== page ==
The equestrian community has a bit of an unsavory reputation for being exclusive, even within its own sport. Whether Western vs English, eventers vs hunter jumpers, dressage riders vs show jumpers, there are many different “cliques” within the community that rarely come together. However, the Coastal Connector was one of those rare catalysts that saw the entire equestrian community come together to fight for a shared goal: to save their horses and their farms. After all, whether it was a 5-acre farmette or a 100-acre professional facility, everyone was going to be similarly impacted by the proposal.

Rob Desino, now the vice president of Horse Farms Forever, was shocked at the initial routes as well.

“There was probably not one farm in Ocala that would not have been affected negatively by some of these routes, either seeing it or hearing it being developed, or having it go through their property. We were able to fund support very quickly and we created a voice that was heard immediately,” he said.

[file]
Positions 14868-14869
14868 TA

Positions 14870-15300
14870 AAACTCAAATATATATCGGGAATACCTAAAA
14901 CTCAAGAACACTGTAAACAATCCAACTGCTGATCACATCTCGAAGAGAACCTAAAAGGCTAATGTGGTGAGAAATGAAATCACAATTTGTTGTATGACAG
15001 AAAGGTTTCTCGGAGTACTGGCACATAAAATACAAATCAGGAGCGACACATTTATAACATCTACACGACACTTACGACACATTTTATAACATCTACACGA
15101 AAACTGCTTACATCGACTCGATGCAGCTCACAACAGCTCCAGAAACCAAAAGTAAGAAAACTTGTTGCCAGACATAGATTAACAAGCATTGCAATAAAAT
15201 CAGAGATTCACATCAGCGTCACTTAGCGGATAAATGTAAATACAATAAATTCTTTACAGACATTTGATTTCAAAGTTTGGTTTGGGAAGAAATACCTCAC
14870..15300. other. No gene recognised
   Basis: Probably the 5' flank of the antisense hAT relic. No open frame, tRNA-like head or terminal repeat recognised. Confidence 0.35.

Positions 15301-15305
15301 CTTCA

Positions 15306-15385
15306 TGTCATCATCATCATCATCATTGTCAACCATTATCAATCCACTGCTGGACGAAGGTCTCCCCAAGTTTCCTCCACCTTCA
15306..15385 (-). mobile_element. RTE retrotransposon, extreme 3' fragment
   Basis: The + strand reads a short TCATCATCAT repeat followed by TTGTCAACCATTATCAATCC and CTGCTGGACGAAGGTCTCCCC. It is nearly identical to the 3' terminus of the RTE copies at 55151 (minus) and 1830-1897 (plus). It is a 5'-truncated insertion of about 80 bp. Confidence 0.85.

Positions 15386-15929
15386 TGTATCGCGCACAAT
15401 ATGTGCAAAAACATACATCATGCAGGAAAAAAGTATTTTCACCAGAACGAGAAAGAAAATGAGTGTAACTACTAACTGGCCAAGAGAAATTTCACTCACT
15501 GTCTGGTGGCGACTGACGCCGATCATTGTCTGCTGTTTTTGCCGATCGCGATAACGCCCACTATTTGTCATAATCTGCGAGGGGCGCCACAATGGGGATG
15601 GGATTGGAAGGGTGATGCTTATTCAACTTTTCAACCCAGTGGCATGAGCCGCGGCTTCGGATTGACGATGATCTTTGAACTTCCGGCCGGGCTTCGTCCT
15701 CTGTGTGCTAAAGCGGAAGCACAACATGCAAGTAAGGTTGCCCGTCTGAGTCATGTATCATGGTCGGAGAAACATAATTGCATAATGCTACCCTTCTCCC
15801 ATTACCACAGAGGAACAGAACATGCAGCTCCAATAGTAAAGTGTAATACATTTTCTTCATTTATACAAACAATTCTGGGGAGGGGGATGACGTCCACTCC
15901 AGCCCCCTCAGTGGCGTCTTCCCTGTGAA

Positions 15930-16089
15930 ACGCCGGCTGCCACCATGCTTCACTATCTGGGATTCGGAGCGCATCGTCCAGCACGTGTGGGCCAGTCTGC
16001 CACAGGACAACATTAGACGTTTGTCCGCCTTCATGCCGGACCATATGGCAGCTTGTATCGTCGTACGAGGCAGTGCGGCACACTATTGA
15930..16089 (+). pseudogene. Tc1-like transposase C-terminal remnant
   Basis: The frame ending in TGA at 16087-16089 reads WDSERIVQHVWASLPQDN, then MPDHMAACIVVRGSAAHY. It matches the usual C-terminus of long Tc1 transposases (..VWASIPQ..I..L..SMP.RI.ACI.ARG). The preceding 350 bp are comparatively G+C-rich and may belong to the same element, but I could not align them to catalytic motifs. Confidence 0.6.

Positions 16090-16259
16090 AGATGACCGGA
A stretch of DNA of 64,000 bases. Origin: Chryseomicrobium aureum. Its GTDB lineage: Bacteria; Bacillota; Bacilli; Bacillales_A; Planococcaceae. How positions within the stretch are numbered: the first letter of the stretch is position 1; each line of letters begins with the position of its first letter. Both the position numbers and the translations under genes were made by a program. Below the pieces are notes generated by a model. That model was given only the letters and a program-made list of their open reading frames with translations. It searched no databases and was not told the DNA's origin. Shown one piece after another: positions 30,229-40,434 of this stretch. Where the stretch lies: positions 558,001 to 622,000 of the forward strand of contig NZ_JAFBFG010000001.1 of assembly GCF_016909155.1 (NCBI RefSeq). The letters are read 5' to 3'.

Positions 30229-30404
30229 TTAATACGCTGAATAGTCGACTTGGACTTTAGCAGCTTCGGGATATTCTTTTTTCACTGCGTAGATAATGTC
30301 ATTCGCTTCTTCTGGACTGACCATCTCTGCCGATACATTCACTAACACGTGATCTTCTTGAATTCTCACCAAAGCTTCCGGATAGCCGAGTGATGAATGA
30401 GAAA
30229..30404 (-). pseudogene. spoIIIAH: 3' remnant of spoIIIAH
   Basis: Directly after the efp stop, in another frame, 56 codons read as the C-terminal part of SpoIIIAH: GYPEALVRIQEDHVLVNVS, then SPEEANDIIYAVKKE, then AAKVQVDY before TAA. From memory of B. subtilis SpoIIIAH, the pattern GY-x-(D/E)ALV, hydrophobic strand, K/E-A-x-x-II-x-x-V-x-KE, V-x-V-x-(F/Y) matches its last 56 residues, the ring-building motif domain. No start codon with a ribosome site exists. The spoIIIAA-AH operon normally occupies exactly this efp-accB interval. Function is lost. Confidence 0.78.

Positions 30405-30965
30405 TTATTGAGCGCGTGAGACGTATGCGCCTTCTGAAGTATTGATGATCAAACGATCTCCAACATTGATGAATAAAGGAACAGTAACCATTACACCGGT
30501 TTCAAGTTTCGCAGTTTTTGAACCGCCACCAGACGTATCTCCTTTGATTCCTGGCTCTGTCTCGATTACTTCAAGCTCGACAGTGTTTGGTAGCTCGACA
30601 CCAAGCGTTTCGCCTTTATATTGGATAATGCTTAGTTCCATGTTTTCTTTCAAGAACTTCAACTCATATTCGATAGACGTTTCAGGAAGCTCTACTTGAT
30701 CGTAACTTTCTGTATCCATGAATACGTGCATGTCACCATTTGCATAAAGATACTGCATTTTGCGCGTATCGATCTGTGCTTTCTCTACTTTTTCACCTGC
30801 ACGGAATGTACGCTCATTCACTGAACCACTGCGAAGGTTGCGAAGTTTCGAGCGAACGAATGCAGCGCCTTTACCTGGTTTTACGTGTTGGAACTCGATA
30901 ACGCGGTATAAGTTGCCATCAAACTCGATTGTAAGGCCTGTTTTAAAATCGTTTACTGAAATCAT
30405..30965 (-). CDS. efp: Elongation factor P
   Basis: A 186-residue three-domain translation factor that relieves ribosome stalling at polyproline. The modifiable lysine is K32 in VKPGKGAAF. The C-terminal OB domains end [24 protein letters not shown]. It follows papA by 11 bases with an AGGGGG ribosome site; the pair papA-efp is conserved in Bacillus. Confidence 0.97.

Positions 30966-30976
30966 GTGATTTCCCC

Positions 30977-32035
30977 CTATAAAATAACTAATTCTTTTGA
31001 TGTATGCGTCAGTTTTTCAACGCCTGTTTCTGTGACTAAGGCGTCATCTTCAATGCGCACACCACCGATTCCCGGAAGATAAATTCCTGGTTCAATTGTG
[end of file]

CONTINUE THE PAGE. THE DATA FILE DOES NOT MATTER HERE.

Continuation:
Everyone was joining the fight to save Ocala’s Farmland Preservation Area.

“At the county commissioners meetings, it was literally standing room only, people showed up with their horse trailers. We’re talking, you know, somebody who just moved to Florida and bought a three acre farm using all their life savings, and they have their kid’s horse at home. They were out there at the meetings, too,” Rob said. “We had such a strong presence that it caused a huge commotion.”

Upon first hearing about the Coastal Connector, Matt delivered a powerful speech in front of a packed house at the County Commission Chambers. After the speech, which aired the grievances of the entire community, the commissioners began drafting a resolution against the Coastal Connector. But the Ocala Horse Properties team knew this was just the first step in a long fight.